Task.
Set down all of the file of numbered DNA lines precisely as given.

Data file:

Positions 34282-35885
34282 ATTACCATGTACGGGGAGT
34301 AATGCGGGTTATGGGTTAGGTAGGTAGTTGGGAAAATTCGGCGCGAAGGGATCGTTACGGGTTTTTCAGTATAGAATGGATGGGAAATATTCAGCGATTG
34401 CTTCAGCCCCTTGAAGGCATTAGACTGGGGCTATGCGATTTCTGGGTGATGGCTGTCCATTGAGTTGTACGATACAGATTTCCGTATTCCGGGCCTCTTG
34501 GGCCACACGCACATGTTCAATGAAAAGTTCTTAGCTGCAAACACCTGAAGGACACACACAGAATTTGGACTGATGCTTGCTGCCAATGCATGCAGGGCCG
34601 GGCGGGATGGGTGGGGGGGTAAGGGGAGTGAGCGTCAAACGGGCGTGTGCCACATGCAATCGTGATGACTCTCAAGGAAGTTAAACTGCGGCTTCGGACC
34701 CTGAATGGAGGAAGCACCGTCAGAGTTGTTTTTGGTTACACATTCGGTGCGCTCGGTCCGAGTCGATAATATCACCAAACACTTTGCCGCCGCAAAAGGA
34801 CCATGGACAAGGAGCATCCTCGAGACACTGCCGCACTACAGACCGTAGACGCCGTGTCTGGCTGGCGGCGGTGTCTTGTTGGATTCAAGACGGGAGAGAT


Positions 34282-35885
34282 ATTACCATGTACGGGGAGT
34301 AATGCGGGTTATGGGTTAGGTAGGTAGTTGGGAAAATTCGGCGCGAAGGGATCGTTACGGGTTTTTCAGTATAGAATGGATGGGAAATATTCAGCGATTG
34401 CTTCAGCCCCTTGAAGGCATTAGACTGGGGCTATGCGATTTCTGGGTGATGGCTGTCCATTGAGTTGTACGATACAGATTTCCGTATTCCGGGCCTCTTG
34501 GGCCACACGCACATGTTCAATGAAAAGTTCTTAGCTGCAAACACCTGAAGGACACACACAGAATTTGGACTGATGCTTGCTGCCAATGCATGCAGGGCCG
34601 GGCGGGATGGGTGGGGGGGTAAGGGGAGTGAGCGTCAAACGGGCGTGTGCCACATGCAATCGTGATGACTCTCAAGGAAGTTAAACTGCGGCTTCGGACC
34701 CTGAATGGAGGAAGCACCGTCAGAGTTGTTTTTGGTTACACATTCGGTGCGCTCGGTCCGAGTCGATAATATCACCAAACACTTTGCCGCCGCAAAAGGA
34801 CCATGGACAAGGAGCATCCTCGAGACACTGCCGCACTACAGACCGTAGACGCCGTGTCTGGCTGGCGGCGGTGTCTTGTTGGATTCAAGACGGGAGAGAT